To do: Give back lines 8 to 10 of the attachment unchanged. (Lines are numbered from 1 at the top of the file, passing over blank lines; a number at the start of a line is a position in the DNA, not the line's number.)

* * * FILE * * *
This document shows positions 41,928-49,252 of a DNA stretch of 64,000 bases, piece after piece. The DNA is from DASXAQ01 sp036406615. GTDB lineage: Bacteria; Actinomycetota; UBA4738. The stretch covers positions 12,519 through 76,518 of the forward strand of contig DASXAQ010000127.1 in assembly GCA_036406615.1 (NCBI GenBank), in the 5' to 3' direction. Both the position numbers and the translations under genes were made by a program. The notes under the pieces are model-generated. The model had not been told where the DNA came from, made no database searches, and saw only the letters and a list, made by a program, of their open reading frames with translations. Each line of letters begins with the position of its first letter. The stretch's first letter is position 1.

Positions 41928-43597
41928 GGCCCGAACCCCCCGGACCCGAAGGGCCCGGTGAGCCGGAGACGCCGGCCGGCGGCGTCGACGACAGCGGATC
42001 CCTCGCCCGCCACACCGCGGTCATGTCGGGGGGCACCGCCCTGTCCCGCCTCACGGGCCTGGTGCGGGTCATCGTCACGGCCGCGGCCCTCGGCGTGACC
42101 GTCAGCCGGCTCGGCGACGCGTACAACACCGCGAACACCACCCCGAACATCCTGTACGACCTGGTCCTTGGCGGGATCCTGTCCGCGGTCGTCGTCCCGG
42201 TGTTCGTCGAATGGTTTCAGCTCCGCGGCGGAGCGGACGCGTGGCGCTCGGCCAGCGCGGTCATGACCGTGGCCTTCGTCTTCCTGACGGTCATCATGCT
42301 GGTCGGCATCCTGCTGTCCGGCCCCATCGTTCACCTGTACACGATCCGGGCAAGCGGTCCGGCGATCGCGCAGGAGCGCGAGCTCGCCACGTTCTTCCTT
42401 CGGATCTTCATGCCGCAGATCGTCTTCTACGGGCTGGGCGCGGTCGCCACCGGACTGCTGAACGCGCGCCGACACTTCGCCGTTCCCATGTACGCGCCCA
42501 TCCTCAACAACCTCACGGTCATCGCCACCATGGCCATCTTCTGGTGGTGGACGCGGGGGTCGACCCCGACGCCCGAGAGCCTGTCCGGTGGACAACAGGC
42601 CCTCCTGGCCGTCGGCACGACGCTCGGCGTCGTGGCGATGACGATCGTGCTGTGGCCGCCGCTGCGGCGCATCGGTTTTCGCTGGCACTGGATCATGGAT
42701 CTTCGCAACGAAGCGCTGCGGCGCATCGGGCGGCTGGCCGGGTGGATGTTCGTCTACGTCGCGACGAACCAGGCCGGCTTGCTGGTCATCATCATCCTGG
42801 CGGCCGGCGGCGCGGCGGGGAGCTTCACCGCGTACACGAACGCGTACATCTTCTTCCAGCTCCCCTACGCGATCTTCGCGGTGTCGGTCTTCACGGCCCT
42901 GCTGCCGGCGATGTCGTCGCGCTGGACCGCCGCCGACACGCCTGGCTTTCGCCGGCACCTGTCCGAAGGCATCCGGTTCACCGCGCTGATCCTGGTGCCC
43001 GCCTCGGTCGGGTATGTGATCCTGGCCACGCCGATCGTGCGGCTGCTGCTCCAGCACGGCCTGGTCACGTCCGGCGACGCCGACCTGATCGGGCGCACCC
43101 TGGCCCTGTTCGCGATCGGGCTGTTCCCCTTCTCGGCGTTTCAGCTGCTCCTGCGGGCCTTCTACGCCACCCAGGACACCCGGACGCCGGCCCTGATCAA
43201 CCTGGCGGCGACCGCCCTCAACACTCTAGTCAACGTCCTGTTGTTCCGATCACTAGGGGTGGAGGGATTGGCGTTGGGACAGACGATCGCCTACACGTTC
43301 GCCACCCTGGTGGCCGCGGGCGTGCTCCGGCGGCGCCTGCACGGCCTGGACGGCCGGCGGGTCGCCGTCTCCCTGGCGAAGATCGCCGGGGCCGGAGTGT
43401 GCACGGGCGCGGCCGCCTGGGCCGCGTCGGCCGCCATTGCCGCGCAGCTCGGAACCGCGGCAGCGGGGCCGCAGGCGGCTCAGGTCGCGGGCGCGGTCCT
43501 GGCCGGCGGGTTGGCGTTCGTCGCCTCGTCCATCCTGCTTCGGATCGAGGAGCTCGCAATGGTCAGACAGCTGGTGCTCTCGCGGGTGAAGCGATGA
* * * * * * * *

42401 CGGATCTTCATGCCGCAGATCGTCTTCTACGGGCTGGGCGCGGTCGCCACCGGACTGCTGAACGCGCGCCGACACTTCGCCGTTCCCATGTACGCGCCCA
42501 TCCTCAACAACCTCACGGTCATCGCCACCATGGCCATCTTCTGGTGGTGGACGCGGGGGTCGACCCCGACGCCCGAGAGCCTGTCCGGTGGACAACAGGC
42601 CCTCCTGGCCGTCGGCACGACGCTCGGCGTCGTGGCGATGACGATCGTGCTGTGGCCGCCGCTGCGGCGCATCGGTTTTCGCTGGCACTGGATCATGGAT